Fast forward two years and I’m ready to make a huge shift in my career and future occupation. It’s 2004 and I’m financially fit enough to make a lot of my dreams come true including starting a career with horses. I buy my first horse, Smokey and my first farm only 20 minutes away from my parents. My dreams are coming true!
Preparations to bring Smokey, Legend and my donkey Onasis to my farm have started and until they are complete, my herd of equines are living on my parents’ farm. I begin studying natural horsemanship and Smokey became my first pupil.
The ironies in buying Smokey were many. For one, I wanted to begin my learning with an older, easy horse so I by passed Legend and bought an unrideable, traumatized 4-year-old, Smokey. I would work with Smokey in the round pen and Legend would stand at the gate, asking to be included. He would nicker to me often, those quiet, intimate kinds of nickers that have different octaves and tell you so much about what they are thinking…if you are willing to listen.
Back then, I didn’t listen to anyone or anything but me. I was stubborn, often impulsive, and very determined. Heck, that’s how I got through life. I paved and paid my own way. I ran a successful business, and no one was going to get in my way, let alone show me a better way.
Now, that didn’t apply to my relationship with my pets including Brandy but Legend wasn’t mine and I wasn’t letting him in so he could replace Brandy.
So, here I am with two beautiful horses I can’t train or ride. Six months after I bought Smokey and began my natural horsemanship learning, he fell gravely ill with liver disease. I was on the fast track in my newfound education, and he was the horse I was taking to school in six months and now he’s fighting for his life.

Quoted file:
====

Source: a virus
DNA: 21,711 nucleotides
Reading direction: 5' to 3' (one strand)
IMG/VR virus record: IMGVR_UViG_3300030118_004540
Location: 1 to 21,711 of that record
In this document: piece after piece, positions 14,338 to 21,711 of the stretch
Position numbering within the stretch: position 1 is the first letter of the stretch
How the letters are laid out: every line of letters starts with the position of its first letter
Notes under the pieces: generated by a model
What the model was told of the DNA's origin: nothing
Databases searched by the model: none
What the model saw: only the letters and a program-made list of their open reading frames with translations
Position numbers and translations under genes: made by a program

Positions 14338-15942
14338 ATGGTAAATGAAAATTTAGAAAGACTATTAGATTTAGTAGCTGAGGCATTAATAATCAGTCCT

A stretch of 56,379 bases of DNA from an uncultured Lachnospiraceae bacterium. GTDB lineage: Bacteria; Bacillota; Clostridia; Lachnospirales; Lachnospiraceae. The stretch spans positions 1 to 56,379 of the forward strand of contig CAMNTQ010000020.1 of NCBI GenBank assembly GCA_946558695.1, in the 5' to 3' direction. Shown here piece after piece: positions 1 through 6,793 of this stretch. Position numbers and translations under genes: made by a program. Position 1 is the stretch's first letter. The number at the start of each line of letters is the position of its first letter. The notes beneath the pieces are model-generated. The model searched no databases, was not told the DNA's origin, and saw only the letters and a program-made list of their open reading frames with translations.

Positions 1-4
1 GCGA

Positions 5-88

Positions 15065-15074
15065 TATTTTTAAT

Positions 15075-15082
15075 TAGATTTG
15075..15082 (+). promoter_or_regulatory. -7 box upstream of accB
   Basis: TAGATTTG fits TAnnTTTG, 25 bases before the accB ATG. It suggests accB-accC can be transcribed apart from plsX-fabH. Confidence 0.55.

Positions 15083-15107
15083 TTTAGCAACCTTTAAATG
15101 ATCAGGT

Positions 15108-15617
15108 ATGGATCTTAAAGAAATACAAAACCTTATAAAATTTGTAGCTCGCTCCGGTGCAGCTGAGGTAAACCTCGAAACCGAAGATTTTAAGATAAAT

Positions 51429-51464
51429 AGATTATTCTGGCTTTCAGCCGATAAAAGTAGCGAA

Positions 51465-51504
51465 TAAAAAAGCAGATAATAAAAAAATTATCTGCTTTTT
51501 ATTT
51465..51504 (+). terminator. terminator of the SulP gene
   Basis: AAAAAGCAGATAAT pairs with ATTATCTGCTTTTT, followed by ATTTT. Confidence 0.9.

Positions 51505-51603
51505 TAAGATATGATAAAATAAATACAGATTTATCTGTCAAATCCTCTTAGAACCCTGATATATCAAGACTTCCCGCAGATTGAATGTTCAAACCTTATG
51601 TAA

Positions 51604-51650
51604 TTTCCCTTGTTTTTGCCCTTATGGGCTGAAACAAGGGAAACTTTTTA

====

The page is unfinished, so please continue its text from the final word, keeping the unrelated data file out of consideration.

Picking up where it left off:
After weeks spent hooked up to IV’s and temperatures that should have killed him, Smokey was released from New Bolton in PA. My new farm was ready for my herd of equines, so I moved both Legend and Onasis there and kept Smokey with my parents so they could help me administer his 24-hour care. He now needed months of recovery and rehabilitation.
At this point I knew I couldn’t take Smokey away with me to school and if I wanted to stay on track with my education and new business goals, I had to start working with Legend so he could go with me.
This is how my journey began, and where Legend’s legacy continues.
Someday I will write a book about the many life-changing experiences Legend blessed me with and for now, most everything you know about me as a horse person, including my Tao of Horsemanship methodology and teachings has been inspired by Legend, Smokey and Sundance, my Trinity.
So, when you watch a video of mine, please remember that it all started with Brandy, then my Trinity and Legend was the maestro who directed the show.
Legend was the most loving, intimate, intelligent, and wise horse I have ever known. His love guided me and showed me my way. I am forever grateful to have loved him and been loved by him.